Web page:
> chains, so I hope you captured the intermediate certificates too!
>
> Cheers
>
> Rich.
>
> On 30 March 2017 at 18:44, ebe ebe <[hidden email]
> <mailto:[hidden email]>>wrote:
>
>     Hello,
>
>     I am a CS graduate student and doing a measurement study regarding
>     the SSL ecosystem. I have approximately 1 billion SSL certificates
>     and I would like to run openssl verify on each certificate to sift
>     out invalid certificates. My major concern, as you might guess, is
>     whether doing this verification is feasible given the size of my
>     dataset. An alternative idea I have is to replicate the
>     verification steps of openssl. More specifically, I am working
>     with a Hadoop infrastructure and I can perform some of the
>     verification steps without running into scalability issues (e.g is
>     certificate between notBefore-notAfter timestamps, subject
>     key&authority key identifier checks). However, with this approach
>     I feel like verifying the signature would be a big challenge. Any
>     ideas on how I can tackle these problems?
>
>


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Jakob Bohm, CIO, partner, WiseMo A/S. https://www.wisemo.com
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<tel:+4531131610>
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Enjoy

Jakob
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Jakob Bohm, CIO, Partner, WiseMo A/S.  https://www.wisemo.com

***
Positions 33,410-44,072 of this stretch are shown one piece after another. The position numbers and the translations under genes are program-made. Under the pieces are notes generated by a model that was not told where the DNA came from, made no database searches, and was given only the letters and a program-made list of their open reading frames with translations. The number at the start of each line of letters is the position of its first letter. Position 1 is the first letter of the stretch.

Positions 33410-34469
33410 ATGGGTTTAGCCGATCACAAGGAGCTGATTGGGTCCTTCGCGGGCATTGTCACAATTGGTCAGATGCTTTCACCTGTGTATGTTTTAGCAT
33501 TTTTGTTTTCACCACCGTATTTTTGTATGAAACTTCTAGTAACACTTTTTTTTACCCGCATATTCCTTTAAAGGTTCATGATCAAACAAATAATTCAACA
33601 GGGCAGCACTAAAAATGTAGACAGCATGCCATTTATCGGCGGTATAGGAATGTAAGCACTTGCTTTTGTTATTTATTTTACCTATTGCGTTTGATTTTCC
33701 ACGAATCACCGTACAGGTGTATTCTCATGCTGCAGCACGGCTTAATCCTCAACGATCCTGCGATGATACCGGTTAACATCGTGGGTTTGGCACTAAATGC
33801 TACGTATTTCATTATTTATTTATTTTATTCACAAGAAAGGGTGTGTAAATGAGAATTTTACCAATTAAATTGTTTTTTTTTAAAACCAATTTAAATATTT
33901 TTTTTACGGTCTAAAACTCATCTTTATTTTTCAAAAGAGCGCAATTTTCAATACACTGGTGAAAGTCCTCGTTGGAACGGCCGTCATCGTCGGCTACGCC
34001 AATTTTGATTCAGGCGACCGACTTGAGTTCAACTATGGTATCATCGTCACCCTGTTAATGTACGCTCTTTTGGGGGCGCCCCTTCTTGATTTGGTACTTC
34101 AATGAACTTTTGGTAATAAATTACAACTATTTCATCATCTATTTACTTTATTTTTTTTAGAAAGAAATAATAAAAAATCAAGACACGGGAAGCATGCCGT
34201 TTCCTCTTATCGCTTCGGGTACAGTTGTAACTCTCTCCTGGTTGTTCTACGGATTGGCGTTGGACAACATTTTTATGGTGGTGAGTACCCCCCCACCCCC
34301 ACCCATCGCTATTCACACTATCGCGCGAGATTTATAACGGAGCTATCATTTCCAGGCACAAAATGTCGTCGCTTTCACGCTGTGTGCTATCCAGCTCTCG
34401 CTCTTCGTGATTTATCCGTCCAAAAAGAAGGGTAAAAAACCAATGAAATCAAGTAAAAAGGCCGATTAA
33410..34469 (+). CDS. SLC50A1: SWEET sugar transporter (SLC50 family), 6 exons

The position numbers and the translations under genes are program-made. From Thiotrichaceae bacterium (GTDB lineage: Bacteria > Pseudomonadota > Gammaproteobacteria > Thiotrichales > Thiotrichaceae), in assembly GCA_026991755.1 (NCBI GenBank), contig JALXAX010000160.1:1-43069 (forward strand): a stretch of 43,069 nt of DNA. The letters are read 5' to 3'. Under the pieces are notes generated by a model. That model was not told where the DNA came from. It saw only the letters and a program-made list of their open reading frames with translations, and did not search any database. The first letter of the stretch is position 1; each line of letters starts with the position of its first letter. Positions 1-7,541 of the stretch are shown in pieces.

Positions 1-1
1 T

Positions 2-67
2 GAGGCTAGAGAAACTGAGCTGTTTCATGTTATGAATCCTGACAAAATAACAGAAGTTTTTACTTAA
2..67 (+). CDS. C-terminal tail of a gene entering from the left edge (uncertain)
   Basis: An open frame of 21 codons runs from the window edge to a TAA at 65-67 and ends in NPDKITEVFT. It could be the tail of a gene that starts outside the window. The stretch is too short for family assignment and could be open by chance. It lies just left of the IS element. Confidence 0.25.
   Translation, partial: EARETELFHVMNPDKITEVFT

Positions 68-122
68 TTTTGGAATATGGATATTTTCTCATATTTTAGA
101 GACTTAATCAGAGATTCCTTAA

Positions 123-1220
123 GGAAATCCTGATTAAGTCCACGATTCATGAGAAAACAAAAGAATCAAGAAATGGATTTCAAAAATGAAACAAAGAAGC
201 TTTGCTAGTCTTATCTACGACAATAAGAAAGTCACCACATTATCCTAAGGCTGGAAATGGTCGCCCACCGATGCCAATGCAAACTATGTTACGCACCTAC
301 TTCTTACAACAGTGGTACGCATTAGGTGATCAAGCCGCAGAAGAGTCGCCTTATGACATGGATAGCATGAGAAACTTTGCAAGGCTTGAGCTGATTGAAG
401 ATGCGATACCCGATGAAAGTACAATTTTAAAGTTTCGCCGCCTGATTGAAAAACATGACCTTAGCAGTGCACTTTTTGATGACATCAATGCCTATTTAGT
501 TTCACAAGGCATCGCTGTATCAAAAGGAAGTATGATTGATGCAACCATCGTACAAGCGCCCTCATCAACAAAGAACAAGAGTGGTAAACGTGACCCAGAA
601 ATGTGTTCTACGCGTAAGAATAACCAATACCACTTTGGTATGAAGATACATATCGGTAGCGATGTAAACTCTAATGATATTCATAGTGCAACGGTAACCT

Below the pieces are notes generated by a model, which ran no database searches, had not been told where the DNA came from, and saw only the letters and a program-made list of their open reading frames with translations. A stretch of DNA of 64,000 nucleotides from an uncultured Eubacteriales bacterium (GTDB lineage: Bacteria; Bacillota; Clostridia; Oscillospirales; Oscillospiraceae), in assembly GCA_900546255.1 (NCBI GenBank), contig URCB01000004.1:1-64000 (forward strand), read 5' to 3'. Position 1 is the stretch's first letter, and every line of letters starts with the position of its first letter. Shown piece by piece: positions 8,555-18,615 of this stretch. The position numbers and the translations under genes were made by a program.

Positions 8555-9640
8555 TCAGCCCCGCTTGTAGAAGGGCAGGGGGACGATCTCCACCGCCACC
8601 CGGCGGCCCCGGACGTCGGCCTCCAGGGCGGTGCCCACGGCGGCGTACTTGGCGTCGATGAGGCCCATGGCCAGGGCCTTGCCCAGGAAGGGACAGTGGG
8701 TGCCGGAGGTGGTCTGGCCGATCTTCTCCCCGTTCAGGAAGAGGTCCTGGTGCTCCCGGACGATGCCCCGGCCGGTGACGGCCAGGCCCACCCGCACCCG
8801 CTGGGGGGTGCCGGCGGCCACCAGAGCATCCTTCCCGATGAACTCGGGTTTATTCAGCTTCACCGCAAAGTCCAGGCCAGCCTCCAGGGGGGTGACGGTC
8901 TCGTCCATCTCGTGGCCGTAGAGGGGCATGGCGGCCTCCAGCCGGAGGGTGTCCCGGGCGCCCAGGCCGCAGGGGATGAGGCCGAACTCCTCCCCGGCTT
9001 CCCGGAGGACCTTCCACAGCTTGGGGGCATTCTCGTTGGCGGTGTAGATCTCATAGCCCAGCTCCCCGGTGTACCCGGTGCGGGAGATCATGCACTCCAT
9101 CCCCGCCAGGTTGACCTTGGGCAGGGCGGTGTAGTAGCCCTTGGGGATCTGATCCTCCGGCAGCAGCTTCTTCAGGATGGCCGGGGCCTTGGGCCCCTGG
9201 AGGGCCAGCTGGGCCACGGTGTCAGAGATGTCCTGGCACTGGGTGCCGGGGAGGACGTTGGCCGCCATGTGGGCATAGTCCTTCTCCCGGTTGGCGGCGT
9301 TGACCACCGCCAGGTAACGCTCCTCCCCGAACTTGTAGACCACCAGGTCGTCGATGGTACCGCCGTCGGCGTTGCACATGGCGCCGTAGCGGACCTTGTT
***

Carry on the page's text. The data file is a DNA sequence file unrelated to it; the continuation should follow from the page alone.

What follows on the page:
Transformervej 29, 2860 Søborg, Denmark.  Direct +45 31 13 16 10
This public discussion message is non-binding and may contain errors.
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Re: openssl verify with 1B certificates

Michael Wojcik
A lot depends on what you mean by "verify", too.  TLS endpoints should perform a large number of checks on certificates; some of them aren't relevant for your purposes, and others might not be.

For example, a TLS client such as a browser will check whether the received entity certificate identifies the peer it wants to connect to - generally checking the subjAltName extensions, and possibly falling back on e.g. the CN of the subject DN if the certificate isn't X.509v3. That's not relevant in your case.

And then there are things like CRLs and OCSP checks. If you don't care about those, obviously that's work you don't have to do. What about, oh, certificate purpose, for example? Do you care about the chain length?

So what are you checking? My guess is the list is something like this:
1. Object is a valid X.509 certificate (ASN.1 parsing doesn't show any errors, structure is appropriate, contains required fields...).
2. Within the validity period, as you noted in your original message.
3. Valid signature. This means you'll need the public key of the signing certificate, of course. Are you going to chase it all the way to the root? Do you care about whether the root's in some collection of trust anchors?

That's a lot simpler than verifying a peer certificate for TLS - my checklist for that is 11 steps, and recurses as it walks the chain. But it's still a fair bit of work.

Personally, for a project like this, as I harvested public keys I'd put them in a NoSQL key-value store, with the certificate subject DN as the key. Then I wouldn't have to find and parse the signing certificate for step 3, if I'd already stored the corresponding key.

Michael Wojcik
Distinguished Engineer, Micro Focus